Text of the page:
Chops Point neighbors prefer tower lights be extinguished

CMP/AVANGRID explains plans for aircraft radar-activated lighting system
Thu, 01/30/2020 - 2:30pm

Residents on both sides of the Kennebec River want Central Maine Power to eliminate or greatly reduce the intensity of strobe lighting on its transmission towers on Chops Point. The flashing red and white lighting warns approaching aircraft of the towers and transmission lines crossing Merrymeeting Bay between Woolwich and Bath.

Wednesday night, Jan. 29 in Woolwich, officials from CMP’s parent company AVANGRID offered what they hope will be a solution. But for the foreseeable future, residents will have to live with the lighting as it is.

AVANGRID Vice President of Projects Jim Cole opened the meeting with an apology to the communities affected by the tower lighting. Cole said there had been a lack of communication between the power company and the neighborhoods. “Tonight’s meeting is to hear your questions and concerns,” he added, then turned the floor over to Jenna Muzzy, unit manager for transmission lines. Muzzy provided a 20-minute power-point presentation explaining CMP’s plans for equipping the 240-foot towers with radar-activated lighting.

The state-of-the-art system would be installed on top of a tower on the Woolwich side of Chops Point. She explained it will detect when an aircraft is in the area and, once detected, turn the hazard lighting on, and then off again when the aircraft has safely passed.

Muzzy said the system won’t eliminate the lights all together. “It will greatly reduce the time when they’re on.” Currently, the white strobe lights on the towers blink during the daytime, and the red strobes come on at night. This is the first time CMP is equipping one of its transmission towers with radar-activated lighting, added Muzzy.

Before the radar system can be installed, CMP needs approval from both the Federal Aviation Administration and Federal Communication Commission.

Muzzy said CMP hopes to have the radar system installed by August and fully operational by October. She said the installation couldn’t begin in the spring due to a nesting bald eagle in the area.

Friends of Merrymeeting Bay (FOMB), a Richmond-based nonprofit dedicated to preserving and protecting Merrymeeting Bay’s ecosystem, filed documentation with the company opposing the aircraft radar-activated lighting.

“(T)his could worsen things further, blanketing the area with radar microwaves, often harmful to people and with evidence of adverse behavioral changes to birds, bats and other wildlife,” the document states. “For a densely populated area, this is a particularly bad idea. Friends of Merrymeeting Bay is adamantly opposed to such a system.”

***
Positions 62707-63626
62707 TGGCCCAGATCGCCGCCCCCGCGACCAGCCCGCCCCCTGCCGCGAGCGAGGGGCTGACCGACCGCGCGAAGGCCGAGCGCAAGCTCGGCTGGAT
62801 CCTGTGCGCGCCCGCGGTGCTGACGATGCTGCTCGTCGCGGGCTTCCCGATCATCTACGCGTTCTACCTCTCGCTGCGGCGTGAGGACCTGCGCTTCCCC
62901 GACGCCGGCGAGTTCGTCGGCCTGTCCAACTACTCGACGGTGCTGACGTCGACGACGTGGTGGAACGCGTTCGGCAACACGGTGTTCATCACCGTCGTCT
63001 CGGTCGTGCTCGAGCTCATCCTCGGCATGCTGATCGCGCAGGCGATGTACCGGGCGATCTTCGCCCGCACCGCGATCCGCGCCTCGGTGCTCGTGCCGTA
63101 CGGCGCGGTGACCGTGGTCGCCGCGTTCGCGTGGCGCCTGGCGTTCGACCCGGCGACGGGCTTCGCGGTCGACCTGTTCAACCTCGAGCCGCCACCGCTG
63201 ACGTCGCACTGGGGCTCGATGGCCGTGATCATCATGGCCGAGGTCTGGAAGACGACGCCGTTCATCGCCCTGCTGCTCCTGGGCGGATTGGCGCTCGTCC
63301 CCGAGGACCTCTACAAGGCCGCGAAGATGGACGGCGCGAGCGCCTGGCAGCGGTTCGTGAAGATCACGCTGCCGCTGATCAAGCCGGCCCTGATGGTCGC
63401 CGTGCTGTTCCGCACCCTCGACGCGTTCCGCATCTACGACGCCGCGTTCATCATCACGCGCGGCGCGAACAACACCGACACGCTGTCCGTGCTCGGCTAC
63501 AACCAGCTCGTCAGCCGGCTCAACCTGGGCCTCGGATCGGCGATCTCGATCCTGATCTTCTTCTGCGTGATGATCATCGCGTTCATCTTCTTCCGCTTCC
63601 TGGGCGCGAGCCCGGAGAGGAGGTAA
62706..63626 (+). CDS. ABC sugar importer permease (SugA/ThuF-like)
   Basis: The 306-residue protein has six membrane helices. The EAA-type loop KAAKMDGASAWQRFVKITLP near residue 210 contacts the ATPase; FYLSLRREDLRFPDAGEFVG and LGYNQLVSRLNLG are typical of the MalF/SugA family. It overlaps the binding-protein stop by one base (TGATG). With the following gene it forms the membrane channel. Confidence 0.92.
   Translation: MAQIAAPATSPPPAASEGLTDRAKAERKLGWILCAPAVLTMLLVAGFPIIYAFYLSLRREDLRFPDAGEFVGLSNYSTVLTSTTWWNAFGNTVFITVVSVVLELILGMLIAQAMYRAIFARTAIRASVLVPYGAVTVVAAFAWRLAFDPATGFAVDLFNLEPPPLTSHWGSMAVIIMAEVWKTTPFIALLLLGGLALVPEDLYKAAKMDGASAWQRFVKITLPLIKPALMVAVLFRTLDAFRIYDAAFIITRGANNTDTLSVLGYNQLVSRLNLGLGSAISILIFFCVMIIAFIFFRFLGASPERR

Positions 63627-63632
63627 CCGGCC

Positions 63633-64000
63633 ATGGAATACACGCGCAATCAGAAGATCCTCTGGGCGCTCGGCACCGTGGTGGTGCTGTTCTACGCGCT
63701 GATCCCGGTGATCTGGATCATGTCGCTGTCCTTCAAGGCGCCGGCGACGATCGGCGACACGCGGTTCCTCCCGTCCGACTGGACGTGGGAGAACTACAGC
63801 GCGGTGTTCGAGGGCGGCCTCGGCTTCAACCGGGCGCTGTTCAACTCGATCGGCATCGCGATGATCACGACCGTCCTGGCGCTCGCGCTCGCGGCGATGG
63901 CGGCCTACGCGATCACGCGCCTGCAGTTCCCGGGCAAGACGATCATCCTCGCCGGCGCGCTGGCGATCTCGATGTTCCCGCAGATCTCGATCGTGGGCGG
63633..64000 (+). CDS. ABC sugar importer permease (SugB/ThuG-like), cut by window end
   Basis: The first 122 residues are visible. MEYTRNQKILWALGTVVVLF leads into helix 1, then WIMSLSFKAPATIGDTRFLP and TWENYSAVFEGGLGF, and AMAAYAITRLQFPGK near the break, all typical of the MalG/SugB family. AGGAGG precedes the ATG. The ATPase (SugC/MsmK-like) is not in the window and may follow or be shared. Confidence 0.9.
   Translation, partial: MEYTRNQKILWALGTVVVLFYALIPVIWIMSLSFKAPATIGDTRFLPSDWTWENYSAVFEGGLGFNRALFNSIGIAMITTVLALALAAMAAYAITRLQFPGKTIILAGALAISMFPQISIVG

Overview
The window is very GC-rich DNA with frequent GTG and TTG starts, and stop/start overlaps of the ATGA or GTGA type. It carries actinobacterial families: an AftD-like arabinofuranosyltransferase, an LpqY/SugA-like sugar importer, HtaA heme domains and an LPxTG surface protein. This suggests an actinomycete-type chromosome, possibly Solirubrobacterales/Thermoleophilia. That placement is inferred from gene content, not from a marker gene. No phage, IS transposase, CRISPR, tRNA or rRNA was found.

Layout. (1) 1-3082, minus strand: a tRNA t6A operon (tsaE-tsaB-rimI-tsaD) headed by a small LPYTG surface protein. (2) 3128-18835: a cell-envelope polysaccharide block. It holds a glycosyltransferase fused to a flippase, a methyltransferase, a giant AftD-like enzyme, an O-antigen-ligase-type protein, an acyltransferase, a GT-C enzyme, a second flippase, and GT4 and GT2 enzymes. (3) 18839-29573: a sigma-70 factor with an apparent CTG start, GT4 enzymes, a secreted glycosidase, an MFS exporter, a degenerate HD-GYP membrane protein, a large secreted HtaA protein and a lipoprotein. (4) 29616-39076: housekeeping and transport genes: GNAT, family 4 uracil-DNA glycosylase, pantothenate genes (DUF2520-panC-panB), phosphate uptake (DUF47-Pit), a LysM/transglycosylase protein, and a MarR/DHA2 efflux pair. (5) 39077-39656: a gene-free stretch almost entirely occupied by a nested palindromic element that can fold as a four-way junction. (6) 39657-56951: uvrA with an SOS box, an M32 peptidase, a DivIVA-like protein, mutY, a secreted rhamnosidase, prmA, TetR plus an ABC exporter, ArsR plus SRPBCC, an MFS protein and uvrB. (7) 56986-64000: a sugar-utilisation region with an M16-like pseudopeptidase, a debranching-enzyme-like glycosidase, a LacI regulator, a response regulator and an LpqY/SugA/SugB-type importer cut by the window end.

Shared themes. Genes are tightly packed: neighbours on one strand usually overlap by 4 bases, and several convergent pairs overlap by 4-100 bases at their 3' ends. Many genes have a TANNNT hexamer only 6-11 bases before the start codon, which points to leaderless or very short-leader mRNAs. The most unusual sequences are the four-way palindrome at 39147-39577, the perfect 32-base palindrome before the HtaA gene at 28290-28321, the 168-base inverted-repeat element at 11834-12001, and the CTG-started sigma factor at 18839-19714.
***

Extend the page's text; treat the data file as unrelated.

During the meeting’s question and answer session, FOMB Chair Ed Friedman called the radar system costly and unnecessary. He planned to post FOMB’s findings and analysis on FOMB’s website. Residents of Woolwich, Bath and Topsham asked why CMP couldn’t just turn the lights off. Cole responded without the lighting, the towers and transmission lines posed a danger to aircraft. He added, at their height, the FAA requires a specific lighting pattern there.

Responding to questions, Muzzy said CMP had not looked into putting its transmission lines under the river; and the company could look at integrating its radar-activated lighting with other towers. She said this would take time, since the technology was new and untried.

District 23 Sen. Eloise Vitelli (D-Sagadahoc) said she appreciated CMP and AVANGRID’s effort to reach out to the communities, but that she understood people’s frustration, too. “They’ll have to continue living with these lights at least for a time,” she commented.   Vitelli and five legislative representatives representing Bath, Woolwich, Bowdoinham and Topsham recently filed a letter to CMP officials in hopes of resolving complaints over the tower lighting.

Woolwich resident Curtis Fish said his home was directly impacted by the tower lighting which, he said, had greatly changed the night sky. Fish felt Woolwich officials should have required a site review before CMP started the project replacing the towers.

CMP officials said no local permits were required from Woolwich. Permits were required from the Army Corps of Engineers, Mainr Department of Environmental Protection, and FAA. Bath required building and small scale utility permits and approval of an erosion and sedimentation plan.

Woolwich Selectman Allison Hepler, who is also the House District 53 representative, said she was grateful for the time and attention CMP brought to this issue. Butt she said she left the meeting less convinced the lights are even necessary. “I worry that we missed that chance. Had they taken the time, and been more involved in the communities early on, they may have been able to craft a less cookie cutter approach,” she commented afterwards in an email to Wiscasset Newspaper.

The towers were erected last year and replaced shorter ones built in 1940. The previous ones weren’t equipped with aircraft warning lights. The towers carry electrical transmission lines across the Kennebec River at the lower part of Merrymeeting Bay linking Chops Point, Woolwich to Chops Point, Bath.

CMP/AVANGRID officials encouraged people with questions to fill out comment cards and forward them to the company. They can also telephone the project’s information contact line at 888-267-0831.